For those who may have been tempted by some of the more extreme forms of “metabolic” or “nutritional” therapies as a means to treat or prevent prostate cancer, we recommend reading a brief (and patient friendly) article in this month’s issue of Oncology.
The article, by Cassileth, summarizes available, peer-reviewed data on the use of “metabolic” therapies that are designed to remove “toxins” from the body through bowel purging and a healthy diet, thereby allowing the body to “heal naturally.” Such treatment is based on the idea that cancer and other diseases result from an accumulation of toxins that disrupt the immune system and cell metabolism.
These forms of treatment go by many different names. Among the more common are “nutritional” therapies, the Gerson regimen, Kelley therapy, the Gonzalez regimen, Contreras therapy, and Manner therapy. Such therapies may include very strict dietary recommendations (which can cause nutritional deficiencies), potentially toxic doses of supplements or other agents, and extreme use of coffee enemas.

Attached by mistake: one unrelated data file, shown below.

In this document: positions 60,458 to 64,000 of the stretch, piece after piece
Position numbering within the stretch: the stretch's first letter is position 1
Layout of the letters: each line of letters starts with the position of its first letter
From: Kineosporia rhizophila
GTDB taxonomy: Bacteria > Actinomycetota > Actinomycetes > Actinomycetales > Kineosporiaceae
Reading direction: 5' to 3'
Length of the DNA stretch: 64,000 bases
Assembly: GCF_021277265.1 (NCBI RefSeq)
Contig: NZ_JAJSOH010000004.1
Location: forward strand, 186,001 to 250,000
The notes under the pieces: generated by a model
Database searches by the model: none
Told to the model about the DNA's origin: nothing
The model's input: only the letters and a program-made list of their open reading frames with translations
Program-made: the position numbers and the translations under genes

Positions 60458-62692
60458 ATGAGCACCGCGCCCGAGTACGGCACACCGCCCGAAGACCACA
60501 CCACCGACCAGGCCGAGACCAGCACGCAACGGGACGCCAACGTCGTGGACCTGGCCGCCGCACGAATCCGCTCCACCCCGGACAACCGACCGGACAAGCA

Basically, Cassileth states that there are no sound data to support the efffectiveness of such treatments, and plenty of data about the potential side effects (up to and including death).
One might expect such a review from a traditional physician. We therefore point out that Dr. Cassileth is actually a specialist in integrative medicine at Memorial Sloan-Kettering Cancer Cancer, and a member of the scientific advisory board to The “New” Prostate Cancer InfoLink.